19-Dec-2007

Today's House Special - Citibank

Ramesh Ramanathan in Mint (no link, this came in with the email).

THE CASE OF THE AMERICAN BANK, THE ABU DHABI LIFELINE AND THE INDIAN CEO


It's a potent recipe - take a household name in global financial markets, grill over the heat of a mortgage meltdown, marinate in the mystery sauce of middle-eastern money, and garnish with the spice of an Indian CEO. Each of these ingredients by itself would be sufficient for heated dinner-table debates among the cognoscenti, but taken collectively, this dish is hot.

 

  For the uninitiated in the cuisine of the financial markets: the bank – Citibank. The middle-eastern bailer-outer – the $ 850 billion Abu Dhabi Investment Authority (ADIA) which took a $7.5 billion stake.The Indian CEO – Vikram Pandit.


The situation begs so many questions that I've clubbed them into four categories.

About the CEO

  • Why did Vikram Pandit take the job? What's the motivation for someone already worth  few hundred million dollars to step into a near-impossible situation?
  • What are the odds that he will succeed? (See the next question on mega-banks)

About institutions

  • Is a global full-service bank with businesses in investment banking, brokerage and   consumer products spread across hundreds of countries, actually possible to run as      a single entity, with sustainable value accretion to shareholders?
  • What's the role of governing boards? AIDA's investment does not give it a seat on       Citibank's board, but so what. There is an interesting story in the Wall Street Journal    about Robert Morgenthau, a US  public prosecutor who - in the 90s - pursued the        scandal around the collapse of BCIC, a Middle-   Eastern bank funded by the Abu Dhabi  Emir.  The report states, "Sheik Zayed called to inform the  State Department that, if  Mr. Morgenthau indicted anyone in the royal family over the scandal, he would pull his  billions out of the U.S." Can Citi's board of directors actually call the shots?
  • Even if independence of the board were possible, is this how we want capitalism to  work, that key  investors are separated from governance? How does this jell with the  argument for private equity funds  who use their stakes to drive organisational change?

About national interests

  • Does the Federal Reserve Bank have one more reason to feel nervous? Just a few weeks  ago, Chairman Ben Bernanke told the US Congress that he supports a code-of-conduct f or Sovereign Wealth Funds (SWFs) to promote transparency and accountability.  Very  little is known about ADIA - its website (www.adia.ae) is an electronic fortknox.  Will  the  Fed demand more disclosure, given that Citibank is a "too big to fail" institution linked  to systemic financial stability?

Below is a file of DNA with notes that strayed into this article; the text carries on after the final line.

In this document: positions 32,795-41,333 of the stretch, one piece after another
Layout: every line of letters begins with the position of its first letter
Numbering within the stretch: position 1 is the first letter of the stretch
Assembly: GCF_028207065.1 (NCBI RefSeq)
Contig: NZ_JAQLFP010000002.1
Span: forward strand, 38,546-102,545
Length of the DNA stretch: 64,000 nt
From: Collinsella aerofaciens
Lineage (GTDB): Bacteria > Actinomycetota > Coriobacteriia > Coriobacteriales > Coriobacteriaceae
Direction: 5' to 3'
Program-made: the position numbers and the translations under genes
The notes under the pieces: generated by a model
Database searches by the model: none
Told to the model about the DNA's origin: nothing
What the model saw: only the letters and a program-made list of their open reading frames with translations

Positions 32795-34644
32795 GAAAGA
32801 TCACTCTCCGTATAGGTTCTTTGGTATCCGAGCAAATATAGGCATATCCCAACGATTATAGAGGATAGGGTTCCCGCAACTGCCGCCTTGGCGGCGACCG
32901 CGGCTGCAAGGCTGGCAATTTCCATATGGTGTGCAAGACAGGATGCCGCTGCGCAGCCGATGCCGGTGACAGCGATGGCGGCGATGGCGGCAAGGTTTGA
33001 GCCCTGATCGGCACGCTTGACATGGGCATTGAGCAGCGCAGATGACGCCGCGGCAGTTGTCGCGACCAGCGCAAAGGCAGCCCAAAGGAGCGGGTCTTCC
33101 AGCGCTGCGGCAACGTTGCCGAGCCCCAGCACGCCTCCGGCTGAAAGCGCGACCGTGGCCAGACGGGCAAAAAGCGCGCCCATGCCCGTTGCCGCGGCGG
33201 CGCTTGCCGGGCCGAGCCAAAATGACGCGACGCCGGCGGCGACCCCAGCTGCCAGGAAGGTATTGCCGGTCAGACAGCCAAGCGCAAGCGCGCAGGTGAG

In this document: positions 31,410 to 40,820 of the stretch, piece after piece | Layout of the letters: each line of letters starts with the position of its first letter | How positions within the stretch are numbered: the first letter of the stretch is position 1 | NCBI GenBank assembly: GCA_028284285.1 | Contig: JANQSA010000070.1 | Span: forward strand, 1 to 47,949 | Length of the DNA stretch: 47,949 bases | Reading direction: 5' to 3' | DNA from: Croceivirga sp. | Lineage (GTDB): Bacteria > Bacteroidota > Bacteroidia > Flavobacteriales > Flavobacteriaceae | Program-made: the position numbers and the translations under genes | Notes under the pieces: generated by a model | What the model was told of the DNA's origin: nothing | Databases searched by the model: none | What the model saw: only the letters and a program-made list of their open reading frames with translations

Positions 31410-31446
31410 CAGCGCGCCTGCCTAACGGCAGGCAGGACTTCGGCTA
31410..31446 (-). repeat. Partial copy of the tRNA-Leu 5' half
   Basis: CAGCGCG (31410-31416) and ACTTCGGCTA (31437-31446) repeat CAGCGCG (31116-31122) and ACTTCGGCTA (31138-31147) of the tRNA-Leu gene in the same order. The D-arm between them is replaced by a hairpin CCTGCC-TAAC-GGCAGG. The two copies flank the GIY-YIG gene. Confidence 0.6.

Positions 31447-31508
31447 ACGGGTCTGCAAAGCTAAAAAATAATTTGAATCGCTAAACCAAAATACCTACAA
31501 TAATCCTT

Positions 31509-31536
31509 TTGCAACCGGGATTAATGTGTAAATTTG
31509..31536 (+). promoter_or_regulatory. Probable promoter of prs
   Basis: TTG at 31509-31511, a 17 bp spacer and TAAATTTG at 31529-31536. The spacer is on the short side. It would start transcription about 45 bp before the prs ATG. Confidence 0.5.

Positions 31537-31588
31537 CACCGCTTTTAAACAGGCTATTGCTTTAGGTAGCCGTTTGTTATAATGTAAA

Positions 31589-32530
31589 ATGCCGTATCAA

• What's the likely political backlash, especially in an election year? The Dubai Port Trust  investment in several US ports was shot down by the US Congress, after criticism that  national interests were being sold out. Can this issue also mushroom into a political one? How will an Indian CEO answer these?
  • What are national interests anyway? Is Citibank really a US bank any more? How would we measure this – origin of deposits, domicile of shareholders, source of revenues?

About global markets and governments

  • What does the growth of SWFs mean for global financial governance? National regulators  are increasingly finding themselves hobbled by transnational flows, like using mosquito  nets to protect against the flu. The voices for a global regulatory regime are getting  louder.  But can this really work, given that political power – and hence true decision - making leverage - is created and harnessed only within national boundaries?
  • What is happening to the relationship between market economies and democracy? Over   the past two decades, the trend seemed inevitable – or at least was projected as such  that one would drive the other, and the sum of the two was good for things like liberty  and freedom. Francis Fukuyama wrote in  "The end of history" of the "universalisation of   Western liberal democracy as the final form of government." This hypothesis may come   under fire.  The UAE falls far short of acceptable global standards in democracy - it   doesn't even have adult franchise for its citizens. And yet it runs an investment fund  that gives it access to the crown jewels of the capitalist system, at the heart of the  mature  democracies of the world. Are we seeing a new order emerge?

 Citibank was often ahead of the pack in the banking industry. This time around, its actions are unleashing a torrent of questions that go well beyond the sector. It's too early to be talking of answers. Seems like this dish is going to be on the menu for some time to come.


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